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Flowers and landscaping highlight Flower & Garden Show

March 09, 2011|By TIFFANY ARNOLD | tiffanya@herald-mail.com
  • This display of plants and hardscaping at Ott's Horticulture Center in Chewsville shows one way to design a focal point for a garden or backyard.
By Yvette May/ Staff Photographer

HAGERSTOWN — Enough with the snow, already. We’re ready to find fun in our own backyards.

Spring is the time for outdoor entertaining. So for tips on fuss-free ways to design a party-perfect yard, we went to the source: Participants in the upcoming Flower & Garden Show at Hagerstown Community College on Saturday, March 12, and Sunday, March 13.
 
Each year, vendors tout the latest and greatest in gardening during the yearly fundraiser for the community college’s alumni association. The flower and garden show’s timing is perfect for people planning to pretty up their yards.

“You really need to start thinking about it now,” said Jason Swope, Master Gardener and owner and founder of Landscape Management Solutions in Williamsport.

“Some things are hard to do at the last minute,” said Swope, who will lead a seminar Saturday about modern gardening trends.

We tapped Swope and another Flower & Garden Show presenter, landscaper Ben Buchman of Maryland Regional Landscaping, for tips on getting our yards party ready for spring.

We’ve also rounded up suggestions from Dick Ott, of Ott’s Horticultural Center in Chewsville. Ott has been to every Flower & Garden Show since its inception.

 

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So many plants, so little time: How to pick what’s right for your garden

Ott, Buchman and Swope agreed that instinct attracts us to plants we think are pretty, but failing to think past “pretty” can pose problems. Narrow down what type of plants or materials you plan to use by considering how they will function in your yard.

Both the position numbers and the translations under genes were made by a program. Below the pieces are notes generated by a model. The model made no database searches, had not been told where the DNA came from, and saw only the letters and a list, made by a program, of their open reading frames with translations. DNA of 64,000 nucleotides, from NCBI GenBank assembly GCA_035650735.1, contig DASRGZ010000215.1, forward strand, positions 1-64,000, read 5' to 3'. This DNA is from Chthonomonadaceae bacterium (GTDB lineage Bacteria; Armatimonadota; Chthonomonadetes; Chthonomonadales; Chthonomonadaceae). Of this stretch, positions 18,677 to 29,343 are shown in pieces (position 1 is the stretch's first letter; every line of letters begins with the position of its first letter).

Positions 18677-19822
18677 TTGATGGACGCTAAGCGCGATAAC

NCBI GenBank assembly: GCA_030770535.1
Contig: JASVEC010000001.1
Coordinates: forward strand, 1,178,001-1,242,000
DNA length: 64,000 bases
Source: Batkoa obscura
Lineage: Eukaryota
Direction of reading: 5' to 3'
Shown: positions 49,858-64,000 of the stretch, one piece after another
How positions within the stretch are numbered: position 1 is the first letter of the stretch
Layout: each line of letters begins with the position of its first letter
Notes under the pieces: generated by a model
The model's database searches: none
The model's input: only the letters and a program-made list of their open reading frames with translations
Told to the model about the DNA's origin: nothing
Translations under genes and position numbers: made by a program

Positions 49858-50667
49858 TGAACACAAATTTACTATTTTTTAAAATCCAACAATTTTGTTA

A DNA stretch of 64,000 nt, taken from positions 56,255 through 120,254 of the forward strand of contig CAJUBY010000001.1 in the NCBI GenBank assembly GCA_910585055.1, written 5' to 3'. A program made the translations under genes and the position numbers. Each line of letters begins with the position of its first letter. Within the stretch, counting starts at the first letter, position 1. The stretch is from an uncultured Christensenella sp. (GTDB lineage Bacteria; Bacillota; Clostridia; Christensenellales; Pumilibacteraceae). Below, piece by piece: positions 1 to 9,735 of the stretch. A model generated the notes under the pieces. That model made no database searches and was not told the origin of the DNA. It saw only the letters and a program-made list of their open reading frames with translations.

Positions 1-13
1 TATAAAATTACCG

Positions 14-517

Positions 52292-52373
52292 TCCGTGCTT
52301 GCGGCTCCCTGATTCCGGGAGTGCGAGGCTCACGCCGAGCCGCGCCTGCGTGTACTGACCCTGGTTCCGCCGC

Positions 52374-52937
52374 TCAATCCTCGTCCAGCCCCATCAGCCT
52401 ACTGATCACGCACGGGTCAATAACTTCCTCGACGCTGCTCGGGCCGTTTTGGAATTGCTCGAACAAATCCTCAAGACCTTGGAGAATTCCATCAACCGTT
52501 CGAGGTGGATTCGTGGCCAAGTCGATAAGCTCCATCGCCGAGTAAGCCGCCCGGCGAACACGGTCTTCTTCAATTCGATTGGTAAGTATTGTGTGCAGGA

Suppose bees like those “pretty” flowers perched by your swimming pool? Or you’ve got a “pretty” tree that produces toxic berries and curious kids are running around your yard?  

Here are a few other things to consider:


Backyard buzz kill: stinky mulch

Good mulch shouldn’t stink, but sometimes, a fresh bed of mulch can carry a scent — “vinegar” was the word Ott used to describe the smell.

Not exactly a mood-setting scent.

Ott said fragrant mulch is what you get if manufacturers don’t properly cure the wood during the mulch-making process.

Should you end up with a batch of smelly mulch, Buchman suggested putting it down several days before your gathering. The scent goes away over time and the color of the mulch won’t fade.

Flower power

Right now it’s a little too early to put down flowers, but there are some varieties you use to whet your appetite until spring. Pansies and violas, Buchman said, are hardy enough to withstand last-minute spurts of snow and cold.

Seasonal flowers on Buchman’s short list of favorites include shade-loving Encore azaleas, which like this region’s soil. He’s also a fan of Knock Out roses — particularly Sunny Knock Outs and Rainbow Knock Outs — because they keep a continuous bloom from May through Thanksgiving and are less prone to disease and other issues than other rose varieties.

Light-colored flowers pop in the moonlight — something to consider for nighttime outdoor gatherings, Swope said.

Think small

Dwarf varieties can be less imposing and less needy additions to a landscape, said Buchman. He’s a fan of the dwarf winterberry and the lemon drop cypress.

Swope said potted plants and containers are also a way to incorporate smaller additions into a landscape. For example, potted tropical plants such as hibiscus, oleander and some palms can overwinter indoors and be brought out to the patio over the summer, Swope said.

Have a design strategy

Start with a focal point or a place you’d like to draw the eye and then work from there. The focal point could be a tree, brush, hardscaping such as a statue or patio. Picking a starting point, Buchman said, helps focus your design concept and offer guidance on which types of plants to get. Variables include whether the space you’ve picked is sunny or shady, dry or wet, or prone to lots of wind; and whether the plants you have in mind will accommodate those conditions.

Swope said you can also create visual interest through repetition and mass plantings, instead of incorporating multiple plants. Low-voltage lighting can highlight pathways, trees and conversational areas, “make people curious about where the space leads,” Swope said.

Ott likes to use curved beds to add visual interest.

“When you think of a house, everything is a straight line,” Ott said.

Get to know the “natives”

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